2,4,4-Trimethyl-2-oxazoline

[1772-43-6]  · C6H11NO  · 2,4,4-Trimethyl-2-oxazoline  · (MW 113.18)

(a masked ethyl acetate equivalent; generation of the anion with n-BuLi followed by treatment with electrophiles affords homologated acetic acids and esters, b-hydroxy esters, b-keto esters, a,b-unsaturated esters, and g-butyrolactones1)

Alternate Name: 4,5-dihydro-2,4,4-trimethyloxazole.

Physical Data: bp 112-113 °C.

Form Supplied in: commercially available.

Preparative Method: can be prepared by the thermal condensation (98-110 °C) of acetic acid and 2-amino-2-methyl-1-propanol in 73% yield (eq 1).2

Handling, Storage, and Precautions: no special precautions are warranted.

Preparation of Analogs.

Other 2-substituted oxazolines can be prepared in a similar fashion to the preparation of the title reagent, from the appropriate carboxylic acid. Substituted oxazolines can be formed under milder conditions by cyclocondensations with the corresponding orthoesters (DMF, 110 °C) or imino ether hydrochlorides (MeOH, 0 °C).3 2-Alkyl- and 2-aryl-4,4-dimethyl-2-oxazolines may also be prepared by rearrangement of N-acyl-2,2-dimethylaziridines.2b

a-Alkylations.

Lithiation of the C-2 methyl group of the title compound occurs with n-Butyllithium. Treatment of the resulting anion with electrophiles forms substituted oxazolines (eq 2). One of the remaining methylene protons from the same position can be abstracted in a similar fashion and the resulting anion alkylated again. Subsequently, the mono- or dialkylated oxazoline can be easily transformed to the corresponding carboxylic acid or ethyl ester. Thus the title compound functions as an acetic acid synthon. Some illustrative examples of this methodology are listed in Table 1.3,5-8 This protocol has been used to synthesize radiolabelled amino acids.4

The initial 2-alkylated 4,4-dimethyl-2-oxazoline can also be prepared directly from homologs of acetic acid. a-Branching substituents can then be introduced by alkylation of the 2-alkyloxazoline. Thus n-butyric acid is converted to the desired oxazoline by condensation with 2-amino-2-methyl-1-propanol in 88% yield (eq 3).3 The standard protocol of metalation, electrophile addition, and oxazoline hydrolysis affords the 2-substituted butyric acid in 61% yield (eq 3).3 Since hydrolysis of the N-methylated heterocycle can be carried out under basic conditions, acid-labile groups such as the 1,3-dioxolane can be incorporated into the carboxylic acid product.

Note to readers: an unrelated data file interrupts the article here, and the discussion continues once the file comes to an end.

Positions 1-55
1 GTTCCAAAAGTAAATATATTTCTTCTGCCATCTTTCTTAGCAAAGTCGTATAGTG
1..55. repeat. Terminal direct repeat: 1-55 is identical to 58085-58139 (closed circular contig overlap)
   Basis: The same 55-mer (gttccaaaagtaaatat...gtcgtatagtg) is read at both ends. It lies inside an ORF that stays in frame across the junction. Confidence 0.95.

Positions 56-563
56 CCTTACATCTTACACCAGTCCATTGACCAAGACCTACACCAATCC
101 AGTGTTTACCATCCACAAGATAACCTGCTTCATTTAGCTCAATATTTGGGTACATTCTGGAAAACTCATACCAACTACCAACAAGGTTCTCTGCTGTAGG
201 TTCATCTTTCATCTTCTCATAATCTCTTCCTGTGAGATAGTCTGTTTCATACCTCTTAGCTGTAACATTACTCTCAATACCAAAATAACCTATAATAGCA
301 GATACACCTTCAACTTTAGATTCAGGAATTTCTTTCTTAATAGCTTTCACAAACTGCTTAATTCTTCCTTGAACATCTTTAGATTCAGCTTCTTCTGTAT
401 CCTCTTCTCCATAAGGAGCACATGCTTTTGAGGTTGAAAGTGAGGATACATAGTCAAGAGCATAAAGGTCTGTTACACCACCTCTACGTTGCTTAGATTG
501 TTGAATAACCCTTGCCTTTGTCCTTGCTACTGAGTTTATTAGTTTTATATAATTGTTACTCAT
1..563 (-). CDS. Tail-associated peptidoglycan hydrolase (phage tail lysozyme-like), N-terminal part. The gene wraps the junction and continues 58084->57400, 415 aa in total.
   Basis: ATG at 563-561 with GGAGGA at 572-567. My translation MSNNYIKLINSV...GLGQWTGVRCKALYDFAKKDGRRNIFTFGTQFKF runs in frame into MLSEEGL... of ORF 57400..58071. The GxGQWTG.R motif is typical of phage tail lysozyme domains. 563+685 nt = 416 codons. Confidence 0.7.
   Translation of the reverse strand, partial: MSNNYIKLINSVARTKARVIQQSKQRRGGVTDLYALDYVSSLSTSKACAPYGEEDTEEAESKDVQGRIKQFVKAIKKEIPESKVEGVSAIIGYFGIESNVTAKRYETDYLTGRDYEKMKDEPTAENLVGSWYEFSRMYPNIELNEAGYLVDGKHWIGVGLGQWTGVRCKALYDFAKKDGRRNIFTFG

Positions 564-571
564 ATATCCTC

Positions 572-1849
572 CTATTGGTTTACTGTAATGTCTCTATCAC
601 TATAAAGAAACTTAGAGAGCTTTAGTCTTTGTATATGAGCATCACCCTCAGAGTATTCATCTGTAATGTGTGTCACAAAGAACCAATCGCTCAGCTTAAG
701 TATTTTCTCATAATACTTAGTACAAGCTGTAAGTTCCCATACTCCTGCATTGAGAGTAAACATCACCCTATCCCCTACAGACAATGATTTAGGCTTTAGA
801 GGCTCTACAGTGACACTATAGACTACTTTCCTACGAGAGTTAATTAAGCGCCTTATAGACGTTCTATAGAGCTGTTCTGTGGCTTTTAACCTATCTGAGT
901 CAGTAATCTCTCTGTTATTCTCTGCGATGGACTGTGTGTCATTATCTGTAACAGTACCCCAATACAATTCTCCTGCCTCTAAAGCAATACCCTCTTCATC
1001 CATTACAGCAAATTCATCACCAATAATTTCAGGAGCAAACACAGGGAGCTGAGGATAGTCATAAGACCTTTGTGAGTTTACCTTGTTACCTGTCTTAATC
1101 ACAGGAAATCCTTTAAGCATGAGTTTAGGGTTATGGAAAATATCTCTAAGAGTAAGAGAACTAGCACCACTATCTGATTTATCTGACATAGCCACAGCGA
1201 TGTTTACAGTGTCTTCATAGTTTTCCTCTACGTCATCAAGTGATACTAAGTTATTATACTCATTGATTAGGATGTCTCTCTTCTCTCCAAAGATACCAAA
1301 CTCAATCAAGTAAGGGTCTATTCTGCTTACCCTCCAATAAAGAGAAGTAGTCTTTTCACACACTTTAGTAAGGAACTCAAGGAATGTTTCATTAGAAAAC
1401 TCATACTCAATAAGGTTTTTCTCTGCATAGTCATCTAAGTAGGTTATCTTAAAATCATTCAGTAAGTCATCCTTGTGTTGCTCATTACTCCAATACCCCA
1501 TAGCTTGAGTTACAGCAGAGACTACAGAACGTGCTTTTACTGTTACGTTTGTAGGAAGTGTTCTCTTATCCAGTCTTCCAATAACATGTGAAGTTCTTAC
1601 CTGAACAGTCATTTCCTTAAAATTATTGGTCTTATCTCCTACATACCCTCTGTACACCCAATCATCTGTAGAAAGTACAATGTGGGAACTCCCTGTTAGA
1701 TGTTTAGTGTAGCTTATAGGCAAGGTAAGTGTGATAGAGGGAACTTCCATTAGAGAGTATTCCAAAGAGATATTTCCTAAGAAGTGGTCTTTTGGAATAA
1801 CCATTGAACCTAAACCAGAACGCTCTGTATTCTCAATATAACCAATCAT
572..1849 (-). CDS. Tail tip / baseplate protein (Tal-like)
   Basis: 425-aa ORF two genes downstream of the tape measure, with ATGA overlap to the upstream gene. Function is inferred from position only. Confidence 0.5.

The stability of the anion of 2,4,4-trimethyl-2-oxazoline allows efficient alkylation with epoxides to form, after oxazoline hydrolysis, the corresponding g-butyrolactone or g-hydroxy acids (Table 2).9,10

Aldol Condensations.

The lithiated title reagent also adds cleanly to aldehydes and ketones. Acidic hydrolysis of the oxazoline gives a mixture of the a,b- and b,g-unsaturated acids or esters (eqs 4 and 5).3,5,11 When the hydrolysis is performed with lower concentrations of acid, it is possible to isolate the b-hydroxy ester (eq 4).5

The lithiated oxazoline can also be used as an enol acetate equivalent in the aldol reaction.12 The chiral sulfoxide (entry 5, Table 1), prepared from 2,4,4-trimethyl-2-oxazoline, has been used in the aldol reaction as an enol acetate equivalent, albeit with moderate enantiomeric enrichment (ee <= 53%).7